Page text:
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HTML From the Ground Up

by L. Downs

Linking to the World

So far we've learned how to put text into a Web page and make it fancy, and how to add graphics. Before we look at some of the finer points of Web page design, there's one more feature that we need to cover, and that's how to add links.

Although you can create Web pages with no links whatsoever to any other pages, this rather defeats the whole point of the World Wide Web. The Web got its name from the fact that you could include links in any page of yours to literally any other page in the world, as long as it was posted on the Web. Clicking on a link (which typically shows up as blue underlined text, although you can change that) causes you to go to whatever Web page the author of the page chooses. You can also jump from one point in a page to another point in the same page. This link-happy system is called "hypertext," and the exact process is described in excruciating detail in a standard called HTTP.

To create a link, you have to know where you want to go. Web pages have a special kind of address, called a URL (Uniform Resource Locator, pronounced either "you are ell" or "earl"). This address usually displays just above a Web page in your browser. You can include one of these addresses in your HTML code so that the viewer of your page can jump to that page. To do this, we use an <A> </A> pair of tags, and the first tag also includes an HREF attribute which provides your destination address like this: <A HREF="">

Between the <A> tag with the URL and the ending </A> tag you can put any text you want the user to see. For example, if you want them to see the words "A gallery of animation cels" on your Web page and to be sent to the above address if they click on it, you would include this in your code: <A HREF="">A gallery of animation cels</A>

Here is a bare-bones example of a page with this link in it. You can also see the HTML code for this page.

Now let's take a step back and see how all this works before we go further. Think of the process of loading a Web page as a courtly (well, sometimes not so courtly) dance between two machines, all carefully choreographed in that HTTP mentioned above. The first, the "Web server," actually has the various Web files on it, such as the HTML file and any graphics files that go along with it. The other machine, which contains the browser software, is the "client" (that's you).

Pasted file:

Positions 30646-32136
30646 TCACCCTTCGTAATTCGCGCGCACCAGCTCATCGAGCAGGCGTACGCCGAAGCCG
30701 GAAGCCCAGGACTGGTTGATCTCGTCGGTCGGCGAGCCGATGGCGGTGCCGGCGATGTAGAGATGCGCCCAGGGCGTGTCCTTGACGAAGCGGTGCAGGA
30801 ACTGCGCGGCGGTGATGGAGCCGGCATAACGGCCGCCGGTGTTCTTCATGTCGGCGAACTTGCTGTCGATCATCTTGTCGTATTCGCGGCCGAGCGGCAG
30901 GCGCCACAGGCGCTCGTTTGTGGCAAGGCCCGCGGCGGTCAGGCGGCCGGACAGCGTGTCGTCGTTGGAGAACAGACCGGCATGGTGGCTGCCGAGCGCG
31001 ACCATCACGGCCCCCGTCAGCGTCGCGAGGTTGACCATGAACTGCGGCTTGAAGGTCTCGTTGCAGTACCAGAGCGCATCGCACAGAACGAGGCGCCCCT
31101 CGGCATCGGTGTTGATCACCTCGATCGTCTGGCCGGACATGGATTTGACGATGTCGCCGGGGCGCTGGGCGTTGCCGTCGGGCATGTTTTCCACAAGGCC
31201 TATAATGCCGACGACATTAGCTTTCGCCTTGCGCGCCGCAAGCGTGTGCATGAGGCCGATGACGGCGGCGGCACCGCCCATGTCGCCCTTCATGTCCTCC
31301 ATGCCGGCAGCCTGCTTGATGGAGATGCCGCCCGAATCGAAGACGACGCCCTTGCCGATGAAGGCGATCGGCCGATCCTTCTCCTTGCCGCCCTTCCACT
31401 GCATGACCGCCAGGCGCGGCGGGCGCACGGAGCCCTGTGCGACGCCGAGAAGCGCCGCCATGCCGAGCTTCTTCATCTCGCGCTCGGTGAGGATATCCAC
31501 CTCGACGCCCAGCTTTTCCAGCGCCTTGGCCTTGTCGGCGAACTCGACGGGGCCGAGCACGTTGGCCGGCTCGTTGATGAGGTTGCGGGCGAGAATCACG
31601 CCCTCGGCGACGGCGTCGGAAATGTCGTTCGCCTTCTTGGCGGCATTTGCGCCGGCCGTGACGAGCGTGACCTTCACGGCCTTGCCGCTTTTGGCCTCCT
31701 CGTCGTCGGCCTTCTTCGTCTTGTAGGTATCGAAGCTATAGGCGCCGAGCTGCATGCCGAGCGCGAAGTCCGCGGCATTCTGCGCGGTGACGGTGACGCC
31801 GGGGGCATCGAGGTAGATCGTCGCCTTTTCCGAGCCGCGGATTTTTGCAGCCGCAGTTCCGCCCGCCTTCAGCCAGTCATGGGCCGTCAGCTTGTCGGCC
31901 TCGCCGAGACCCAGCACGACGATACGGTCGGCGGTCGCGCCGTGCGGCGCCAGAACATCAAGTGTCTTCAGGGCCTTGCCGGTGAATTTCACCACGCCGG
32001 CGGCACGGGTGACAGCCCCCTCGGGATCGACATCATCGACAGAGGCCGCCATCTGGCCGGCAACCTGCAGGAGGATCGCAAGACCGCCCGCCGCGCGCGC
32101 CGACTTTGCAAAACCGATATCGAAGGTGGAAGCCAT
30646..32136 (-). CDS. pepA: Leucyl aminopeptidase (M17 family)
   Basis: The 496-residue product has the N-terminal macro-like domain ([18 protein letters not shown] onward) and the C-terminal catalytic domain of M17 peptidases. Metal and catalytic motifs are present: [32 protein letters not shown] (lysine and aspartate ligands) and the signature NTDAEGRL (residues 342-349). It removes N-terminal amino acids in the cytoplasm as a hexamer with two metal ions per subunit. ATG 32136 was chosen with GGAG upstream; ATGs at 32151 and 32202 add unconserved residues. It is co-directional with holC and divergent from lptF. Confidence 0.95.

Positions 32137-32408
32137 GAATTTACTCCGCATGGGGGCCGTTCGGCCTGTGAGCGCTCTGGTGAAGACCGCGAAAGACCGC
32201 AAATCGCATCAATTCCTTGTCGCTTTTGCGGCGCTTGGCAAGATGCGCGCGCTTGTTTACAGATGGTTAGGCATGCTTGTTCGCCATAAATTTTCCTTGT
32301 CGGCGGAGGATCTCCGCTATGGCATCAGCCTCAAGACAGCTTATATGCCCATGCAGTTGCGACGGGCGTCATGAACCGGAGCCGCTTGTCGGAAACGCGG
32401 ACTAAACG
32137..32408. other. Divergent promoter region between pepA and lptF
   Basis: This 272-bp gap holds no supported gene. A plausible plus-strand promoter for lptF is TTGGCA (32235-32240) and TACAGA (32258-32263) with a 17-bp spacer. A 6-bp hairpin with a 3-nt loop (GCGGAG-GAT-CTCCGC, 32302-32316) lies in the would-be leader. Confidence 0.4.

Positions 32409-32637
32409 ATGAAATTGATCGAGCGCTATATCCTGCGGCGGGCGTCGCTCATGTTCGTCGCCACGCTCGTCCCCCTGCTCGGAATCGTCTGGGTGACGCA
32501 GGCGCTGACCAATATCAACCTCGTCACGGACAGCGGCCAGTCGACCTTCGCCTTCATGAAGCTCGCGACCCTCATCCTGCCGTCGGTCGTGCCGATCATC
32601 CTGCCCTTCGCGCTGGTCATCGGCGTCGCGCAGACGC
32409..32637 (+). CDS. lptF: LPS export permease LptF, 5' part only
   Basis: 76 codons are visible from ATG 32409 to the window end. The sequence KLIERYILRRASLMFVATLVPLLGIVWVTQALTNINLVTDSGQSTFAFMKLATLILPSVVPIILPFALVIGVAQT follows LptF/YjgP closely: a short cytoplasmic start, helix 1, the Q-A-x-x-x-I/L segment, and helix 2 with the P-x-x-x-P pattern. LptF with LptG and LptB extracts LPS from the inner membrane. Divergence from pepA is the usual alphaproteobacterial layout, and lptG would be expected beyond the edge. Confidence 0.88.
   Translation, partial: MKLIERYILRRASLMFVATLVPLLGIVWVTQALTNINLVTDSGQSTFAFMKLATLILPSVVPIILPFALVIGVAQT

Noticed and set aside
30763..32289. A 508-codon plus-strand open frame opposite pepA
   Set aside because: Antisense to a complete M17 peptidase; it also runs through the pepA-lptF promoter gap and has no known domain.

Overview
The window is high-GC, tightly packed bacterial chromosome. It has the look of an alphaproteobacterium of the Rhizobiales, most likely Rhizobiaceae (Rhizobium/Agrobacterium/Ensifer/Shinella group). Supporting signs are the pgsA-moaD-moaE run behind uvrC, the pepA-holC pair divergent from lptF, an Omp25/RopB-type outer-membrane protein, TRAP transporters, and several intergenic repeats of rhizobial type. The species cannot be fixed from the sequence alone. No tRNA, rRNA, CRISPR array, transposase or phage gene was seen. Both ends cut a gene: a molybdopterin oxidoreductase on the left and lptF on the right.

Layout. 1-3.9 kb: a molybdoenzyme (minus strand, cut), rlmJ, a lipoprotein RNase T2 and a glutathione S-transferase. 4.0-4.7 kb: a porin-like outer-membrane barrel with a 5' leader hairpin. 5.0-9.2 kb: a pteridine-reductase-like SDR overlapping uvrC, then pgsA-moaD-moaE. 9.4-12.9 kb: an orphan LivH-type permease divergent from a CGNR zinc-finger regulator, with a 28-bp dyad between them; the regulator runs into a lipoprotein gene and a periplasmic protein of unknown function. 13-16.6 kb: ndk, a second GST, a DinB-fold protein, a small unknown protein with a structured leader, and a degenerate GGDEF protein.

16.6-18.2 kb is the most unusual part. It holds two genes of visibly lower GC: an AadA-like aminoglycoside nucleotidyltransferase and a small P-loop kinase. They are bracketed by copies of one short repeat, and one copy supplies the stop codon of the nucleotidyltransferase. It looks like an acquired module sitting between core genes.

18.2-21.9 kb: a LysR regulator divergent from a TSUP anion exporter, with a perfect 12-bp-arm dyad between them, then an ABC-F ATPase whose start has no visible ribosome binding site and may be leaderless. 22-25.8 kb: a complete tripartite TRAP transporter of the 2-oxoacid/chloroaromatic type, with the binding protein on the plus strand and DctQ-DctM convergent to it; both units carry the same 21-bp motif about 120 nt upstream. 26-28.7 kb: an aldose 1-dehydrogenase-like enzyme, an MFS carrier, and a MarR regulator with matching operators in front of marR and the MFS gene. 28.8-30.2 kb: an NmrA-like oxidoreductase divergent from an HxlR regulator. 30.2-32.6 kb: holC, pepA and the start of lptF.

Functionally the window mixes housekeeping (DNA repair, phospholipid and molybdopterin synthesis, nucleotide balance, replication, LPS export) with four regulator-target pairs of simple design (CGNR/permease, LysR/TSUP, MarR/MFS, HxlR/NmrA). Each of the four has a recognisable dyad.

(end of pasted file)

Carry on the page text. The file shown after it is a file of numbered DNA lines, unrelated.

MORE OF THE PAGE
When you enter a URL in your browser (or click on a link), your browser sends a request across the Internet to the address in the URL and asks for the HTML file included at the end of the address (if there's no filename included, the server looks for a file called index.html). The server finds the file and sends it back across the Internet.

Next, your browser looks through the HTML file for any other files (such as graphics files) that are mentioned in the HTML code, and asks for each one, one at a time. Each time it's asked for a file, the server complies by sending it back across the Internet. Once the browser has all the files it needs, it assembles them into a Web page on your screen. Of course, if any of the files are missing, or if the server encountered any problems, you may receive an error message instead, or see one of the odd-looking "broken graphics" symbols in place of a graphic.

For this reason, a page with a lot of graphics can take a long time to display, especially over a phone line connection. It's a good idea not to get too carried away with graphics in your pages, especially if part of your intended audience is still using telephone connections to access your pages.

You might be thinking to yourself, "But right now my files are on my own machine! That's how I'm editing and viewing them." Correct! In this case, your machine is actually the client and the server at the same time. But, since your PC isn't running Web server software, there are some things you can't do this way, such as run interactive scripts and other glitzy things that you might be dreaming of. For that, you'll have to get your files posted on a real Web server (besides, if you want everyone in the world to have access to your pages, you'll have to do that anyways, sooner or later).

Coming next: Troubleshooting.

Terms to know from this lesson
Hypertext: A collection of text, usually but not always on a computer device or network, designed to be read in non-linear fashion. The Web is an example of a hypertext system. So is a dictionary or encyclopedia.
HTTP: Hypertext Transfer Protocol. This is the set of rules and conventions computers use to send and receive web pages.
Link: A reference from one document to another.
URL: Uniform Resource Locator. The unique address of a document or resource on the World Wide Web.
<A> and </A>: Enclose text or graphic which will either be a link or a destination, depending on the attribute.
HREF attribute: Used in the <A> tag; tells the browser what URL to go to if the text or graphic enclosed by the parent <A> and </A> tags is clicked.
Server: A computer or device on a network that manages network resources. A web server manages a web site.

Portions of this tutorial originally appeared in Technotes, a publication of the UNLV Libraries, and are copyright by the University of Nevada, Las Vegas; used by permission. All remaining material © 2003 Lamont Downs.

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Last updated 9/26/2017. ©2017 Lamont Downs.